The Maritime History of the Great Lakes
Argus (Kingston, ON), April 6, 1847

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H.S. Jones & Co.

In our hurried glance, last week, at the Forwarding Establishments, we merely noticed the firm of H.S. Jones, stating that we did not know the extent of their preparations for the spring business, as none of the establishment had yet arrived from Brockville. Since that time we have received more information regarding them, and have learned that this firm, besides continuing to occupy their old warehouses next the Barracks, have leased Mr. Scobell's Wharf, with all the stores thereon. These premises with the extensive stores at Port Sidney, 3 miles below Kingston, will contain at least 50,000 bbls, - and will place this Firm in a position to do a much more extensive business than formerly. Their steamer, of from 300 to 400 tons, now building at Brockville, will be ready about the 1st of October, and will carry at least 3,000 bbls. of Flour from Hamilton to Quebec, if necessary, provided the Canals are finished in season.

The Establishment of Calvin, Cook & Co.,

situate on Garden Island, two miles from Kingston and immediately opposite it, next claimed our attention. This Firm have also an establishment at Hamilton - their head quarters for making timber. The establishment at Garden Island employs from 150 to 200 men, rafting - from the beginning of April to the latter end of October - exclusive of Ship-Carpenters, (40); Blacksmiths, (4); and Sailors, (72). The expenditure on the Island for lumber and labor, during the Winter months, is from £2,500 to £3,000, per month - and in Summer from £6,000 to £8,000. The expense of the Hamilton establishment is still greater than this.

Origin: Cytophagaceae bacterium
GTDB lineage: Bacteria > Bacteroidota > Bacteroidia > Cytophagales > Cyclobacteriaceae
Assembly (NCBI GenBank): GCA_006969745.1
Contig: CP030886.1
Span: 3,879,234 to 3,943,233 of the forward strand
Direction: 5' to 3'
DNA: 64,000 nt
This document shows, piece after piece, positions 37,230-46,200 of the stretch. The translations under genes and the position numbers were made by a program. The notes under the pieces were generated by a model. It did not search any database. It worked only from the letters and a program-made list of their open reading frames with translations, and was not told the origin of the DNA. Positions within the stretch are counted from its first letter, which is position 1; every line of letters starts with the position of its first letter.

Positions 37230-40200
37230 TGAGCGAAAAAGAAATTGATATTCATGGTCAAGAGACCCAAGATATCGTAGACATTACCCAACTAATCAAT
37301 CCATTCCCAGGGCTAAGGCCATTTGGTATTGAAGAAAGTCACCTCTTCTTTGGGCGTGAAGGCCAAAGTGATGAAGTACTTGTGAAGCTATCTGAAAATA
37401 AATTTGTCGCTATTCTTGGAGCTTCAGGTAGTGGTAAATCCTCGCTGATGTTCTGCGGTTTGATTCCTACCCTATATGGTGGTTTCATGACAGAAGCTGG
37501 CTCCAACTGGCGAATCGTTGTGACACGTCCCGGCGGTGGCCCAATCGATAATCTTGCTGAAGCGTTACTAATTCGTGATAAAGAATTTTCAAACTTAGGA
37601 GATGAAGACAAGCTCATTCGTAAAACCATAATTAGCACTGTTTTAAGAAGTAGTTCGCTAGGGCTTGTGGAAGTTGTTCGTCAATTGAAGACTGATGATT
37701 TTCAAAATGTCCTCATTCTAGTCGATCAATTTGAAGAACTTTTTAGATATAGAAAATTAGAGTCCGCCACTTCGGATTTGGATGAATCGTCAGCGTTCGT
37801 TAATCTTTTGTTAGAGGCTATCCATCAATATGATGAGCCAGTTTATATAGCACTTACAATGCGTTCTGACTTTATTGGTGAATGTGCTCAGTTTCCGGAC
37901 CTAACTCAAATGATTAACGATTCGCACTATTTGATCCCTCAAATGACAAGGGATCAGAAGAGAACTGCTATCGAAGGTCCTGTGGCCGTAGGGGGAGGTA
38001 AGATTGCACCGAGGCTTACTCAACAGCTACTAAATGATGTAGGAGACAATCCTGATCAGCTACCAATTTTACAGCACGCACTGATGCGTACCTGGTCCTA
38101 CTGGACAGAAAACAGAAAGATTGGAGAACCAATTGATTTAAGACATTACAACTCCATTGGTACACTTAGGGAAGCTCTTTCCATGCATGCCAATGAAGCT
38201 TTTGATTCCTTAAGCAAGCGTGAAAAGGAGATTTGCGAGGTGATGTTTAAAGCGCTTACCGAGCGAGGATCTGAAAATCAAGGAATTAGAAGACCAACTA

The following statement, according to the Quebec Supervisor's account, gives the quantity forwarded last season. This season a still greater quantity will be sent down:

Pieces Feet

Oak 22,028 1,158,249

White Pine 2,276 160,729

Red Pine 4 127

Rock Elm 1,128 37,722

White Ash 69 3,353

Black Walnut 211 12,031

Basswood 6 476

Birch 6 169

Butternut 1 41

Masts 260

M. C. Qr. Stvs.

Standard Staves 851 9 2 28

White Oak, W. India 394 0 0 7

Red Oak 5 8 2 11

Barrel 6 7 1 3

The proceeds of sales at Quebec, of the above will amount to between £140,000 and £150,000.

This Firm employs seven vessels of their own - from 150 to 380 tons each. Last season the number of arrivals at the Island was between 200 and 300.

In addition to Messrs. Calvin, Cook & Co.'s establishment there are many others in Canada West which send Lumber by the St. Lawrence, but as these are not within the bounds of our walk we leave them to be described by others.

These facts we wish to bring under the notice of Mr. Buller, and for this purpose will send him a copy of our very interesting paper, so that when he again addresses the British House of Commons on Canadian subjects, he will not show so much ignorance of our Lumber Trade, as he did on a previous occasion, when he stated that this trade was of little importance to Canada, and solely confined to the valley of the Ottawa.